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Often, parents of children with special needs struggle to find Halloween costumes that will accommodate medical equipment or provide a proper fit. And figuring out how to make one? Yikes.

There's good news; shopDisney has added new ensembles to their already impressive line of adaptive play costumes. And from 8/30 - 9/26, there's a 20% off sale for all costume and costume accessory orders of $75+ with code Spooky.

When looking for the right costume, kids with unique needs have a lot of extra factors to consider: wheelchair wheels get tangled up in too-long material, feeding tubes could get twisted the wrong way, and children with sensory processing disorders struggle with the wrong kind of fabric, seams, or tags. There are a lot of different obstacles that can come between a kid and the ability to wear the costume of their choice, which is why it's so awesome that more and more companies are recognizing the need for inclusive creations that make it easy for everyone to enjoy the magic of make-believe.

Created with inclusivity in mind, the adaptive line is designed to discreetly accommodate tubes or wires from the front or the back, with lots of stretch, extra length and roomier cut, and self-stick fabric closures to make getting dressed hassle-free. The online shop provides details on sizing and breaks down the magical elements of each outfit and accessory, taking the guesswork out of selecting the perfect costume for the whole family.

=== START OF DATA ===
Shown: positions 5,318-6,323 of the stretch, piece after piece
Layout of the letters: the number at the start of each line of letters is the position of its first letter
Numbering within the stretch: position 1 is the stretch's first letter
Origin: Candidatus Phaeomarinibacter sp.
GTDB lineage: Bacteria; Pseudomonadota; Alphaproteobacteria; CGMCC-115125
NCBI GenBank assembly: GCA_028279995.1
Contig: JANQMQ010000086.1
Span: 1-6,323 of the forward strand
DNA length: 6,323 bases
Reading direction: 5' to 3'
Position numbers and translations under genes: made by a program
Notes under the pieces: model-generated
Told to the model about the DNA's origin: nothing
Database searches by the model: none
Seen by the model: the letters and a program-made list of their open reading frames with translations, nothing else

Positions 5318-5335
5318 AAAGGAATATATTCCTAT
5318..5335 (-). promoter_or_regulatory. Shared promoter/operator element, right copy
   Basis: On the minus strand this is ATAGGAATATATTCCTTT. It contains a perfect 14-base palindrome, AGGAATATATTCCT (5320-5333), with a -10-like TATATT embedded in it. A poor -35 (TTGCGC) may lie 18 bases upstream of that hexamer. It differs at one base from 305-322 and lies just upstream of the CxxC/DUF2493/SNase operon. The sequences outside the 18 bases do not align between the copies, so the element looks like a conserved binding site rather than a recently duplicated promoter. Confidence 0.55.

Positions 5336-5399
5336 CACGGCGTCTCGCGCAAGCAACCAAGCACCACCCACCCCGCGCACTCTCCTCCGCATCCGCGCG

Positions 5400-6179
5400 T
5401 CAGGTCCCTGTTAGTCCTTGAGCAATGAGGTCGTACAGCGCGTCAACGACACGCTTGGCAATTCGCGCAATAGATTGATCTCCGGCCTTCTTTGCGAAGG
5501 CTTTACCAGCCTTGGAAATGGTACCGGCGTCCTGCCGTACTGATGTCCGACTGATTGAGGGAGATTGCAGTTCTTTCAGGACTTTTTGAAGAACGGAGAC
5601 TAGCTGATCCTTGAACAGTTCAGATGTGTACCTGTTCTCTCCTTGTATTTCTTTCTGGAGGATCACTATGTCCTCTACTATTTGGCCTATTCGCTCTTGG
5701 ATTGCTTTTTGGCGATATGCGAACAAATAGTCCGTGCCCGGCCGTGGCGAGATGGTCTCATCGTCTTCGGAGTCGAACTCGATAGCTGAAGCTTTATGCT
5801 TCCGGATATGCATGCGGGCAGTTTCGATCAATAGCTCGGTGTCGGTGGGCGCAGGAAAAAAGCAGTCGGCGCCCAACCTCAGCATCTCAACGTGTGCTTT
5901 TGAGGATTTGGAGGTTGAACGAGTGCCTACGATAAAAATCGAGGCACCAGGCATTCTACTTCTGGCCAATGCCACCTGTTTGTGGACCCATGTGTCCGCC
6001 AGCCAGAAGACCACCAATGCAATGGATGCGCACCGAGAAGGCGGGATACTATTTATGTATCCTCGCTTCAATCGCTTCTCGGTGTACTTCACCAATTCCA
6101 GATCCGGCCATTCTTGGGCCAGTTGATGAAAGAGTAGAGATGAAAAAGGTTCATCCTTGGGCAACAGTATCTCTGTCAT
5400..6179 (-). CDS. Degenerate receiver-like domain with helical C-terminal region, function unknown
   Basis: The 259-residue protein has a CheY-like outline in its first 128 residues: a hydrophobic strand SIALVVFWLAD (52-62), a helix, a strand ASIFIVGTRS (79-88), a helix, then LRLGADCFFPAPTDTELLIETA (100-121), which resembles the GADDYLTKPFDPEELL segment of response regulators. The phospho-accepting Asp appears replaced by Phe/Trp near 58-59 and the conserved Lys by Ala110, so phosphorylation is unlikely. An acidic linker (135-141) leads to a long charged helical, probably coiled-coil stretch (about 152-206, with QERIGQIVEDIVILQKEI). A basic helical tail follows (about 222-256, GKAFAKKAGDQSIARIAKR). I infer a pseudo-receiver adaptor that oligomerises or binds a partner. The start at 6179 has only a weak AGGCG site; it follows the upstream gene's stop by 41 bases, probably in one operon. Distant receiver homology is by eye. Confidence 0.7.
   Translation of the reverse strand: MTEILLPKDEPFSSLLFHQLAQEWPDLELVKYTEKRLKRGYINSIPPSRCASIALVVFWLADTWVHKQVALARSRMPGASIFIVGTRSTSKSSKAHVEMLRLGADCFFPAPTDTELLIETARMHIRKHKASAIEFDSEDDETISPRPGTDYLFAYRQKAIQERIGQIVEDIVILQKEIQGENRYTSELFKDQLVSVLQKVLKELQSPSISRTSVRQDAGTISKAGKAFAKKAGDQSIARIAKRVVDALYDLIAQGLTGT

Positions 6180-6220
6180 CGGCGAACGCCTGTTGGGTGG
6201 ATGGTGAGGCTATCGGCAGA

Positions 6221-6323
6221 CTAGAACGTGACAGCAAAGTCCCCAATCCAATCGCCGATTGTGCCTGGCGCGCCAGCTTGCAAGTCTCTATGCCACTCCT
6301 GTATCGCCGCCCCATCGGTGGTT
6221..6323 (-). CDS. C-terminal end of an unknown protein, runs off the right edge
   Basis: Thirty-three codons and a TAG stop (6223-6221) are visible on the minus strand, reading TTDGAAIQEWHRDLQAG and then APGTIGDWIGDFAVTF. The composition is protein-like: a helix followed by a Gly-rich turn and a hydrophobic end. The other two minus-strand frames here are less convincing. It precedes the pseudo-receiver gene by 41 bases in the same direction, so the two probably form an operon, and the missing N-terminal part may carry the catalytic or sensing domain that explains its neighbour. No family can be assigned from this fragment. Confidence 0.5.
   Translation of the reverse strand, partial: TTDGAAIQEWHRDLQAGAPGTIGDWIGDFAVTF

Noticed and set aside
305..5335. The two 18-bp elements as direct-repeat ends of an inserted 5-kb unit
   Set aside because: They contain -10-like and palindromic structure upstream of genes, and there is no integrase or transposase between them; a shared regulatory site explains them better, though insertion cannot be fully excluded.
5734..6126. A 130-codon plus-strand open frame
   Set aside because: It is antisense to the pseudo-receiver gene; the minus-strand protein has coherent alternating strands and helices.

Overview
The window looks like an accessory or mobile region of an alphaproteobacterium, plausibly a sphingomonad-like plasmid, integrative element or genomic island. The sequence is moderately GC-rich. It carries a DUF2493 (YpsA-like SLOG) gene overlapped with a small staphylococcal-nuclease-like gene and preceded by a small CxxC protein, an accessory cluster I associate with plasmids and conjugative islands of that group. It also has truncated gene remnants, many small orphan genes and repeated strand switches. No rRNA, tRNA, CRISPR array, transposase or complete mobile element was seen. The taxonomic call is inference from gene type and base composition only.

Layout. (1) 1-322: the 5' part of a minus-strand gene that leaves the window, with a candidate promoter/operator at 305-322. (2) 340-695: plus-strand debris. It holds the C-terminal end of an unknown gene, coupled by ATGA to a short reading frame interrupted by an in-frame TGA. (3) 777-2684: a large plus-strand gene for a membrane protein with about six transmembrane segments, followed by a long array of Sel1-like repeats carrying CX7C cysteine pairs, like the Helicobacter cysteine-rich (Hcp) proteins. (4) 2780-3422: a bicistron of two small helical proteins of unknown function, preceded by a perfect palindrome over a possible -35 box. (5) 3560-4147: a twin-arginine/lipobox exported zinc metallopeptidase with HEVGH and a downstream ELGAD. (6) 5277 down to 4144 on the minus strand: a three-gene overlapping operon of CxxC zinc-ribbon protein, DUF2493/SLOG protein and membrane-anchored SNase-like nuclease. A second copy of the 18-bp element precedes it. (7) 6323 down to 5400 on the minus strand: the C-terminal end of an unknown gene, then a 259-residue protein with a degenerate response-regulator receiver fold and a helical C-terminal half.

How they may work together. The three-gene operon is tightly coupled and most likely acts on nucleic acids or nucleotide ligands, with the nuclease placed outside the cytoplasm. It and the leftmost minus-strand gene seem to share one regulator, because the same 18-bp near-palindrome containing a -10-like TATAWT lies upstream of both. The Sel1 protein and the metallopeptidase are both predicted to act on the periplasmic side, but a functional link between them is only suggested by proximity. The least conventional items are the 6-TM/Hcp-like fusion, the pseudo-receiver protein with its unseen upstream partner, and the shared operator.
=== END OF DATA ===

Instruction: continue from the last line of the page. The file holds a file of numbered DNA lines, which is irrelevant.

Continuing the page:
Your child will be able to defeat Emperor Zurg in comfort with the Buzz Lightyear costume featuring a discreet flap opening at the front for easy tube access, with self-stick fabric closure. There is also an opening at the rear for wheelchair-friendly wear, and longer-length inseams to accommodate seated guests. To infinity and beyond!

An added bonus: many of the costumes offer a coordinating wheelchair cover set to add a major boost of fun. Kids can give their ride a total makeover—all covers are made to fit standard size chairs with 24" wheels—to transform it into anything from The Mandalorian's Razor Crest ship to Cinderella's Coach. Some options even come equipped with sounds and lights!

From babies to adults and adaptive to the group, shopDisney's expansive variety of Halloween costumes and accessories are inclusive of all.

Don't forget about your furry companions! Everyone loves to see a costumed pet trotting around, regardless of the occasion. You can literally dress your four-legged friend to look like Sven from Frozen, which might not sound like something you need in your life but...you totally do. CUTENESS OVERLOAD.

This year has been tough for everyone, so when a child gets that look of unfettered joy that comes from finally getting to wear the costume of their dreams, it's extra rewarding. Don't wait until the last minute to start looking for the right ensemble!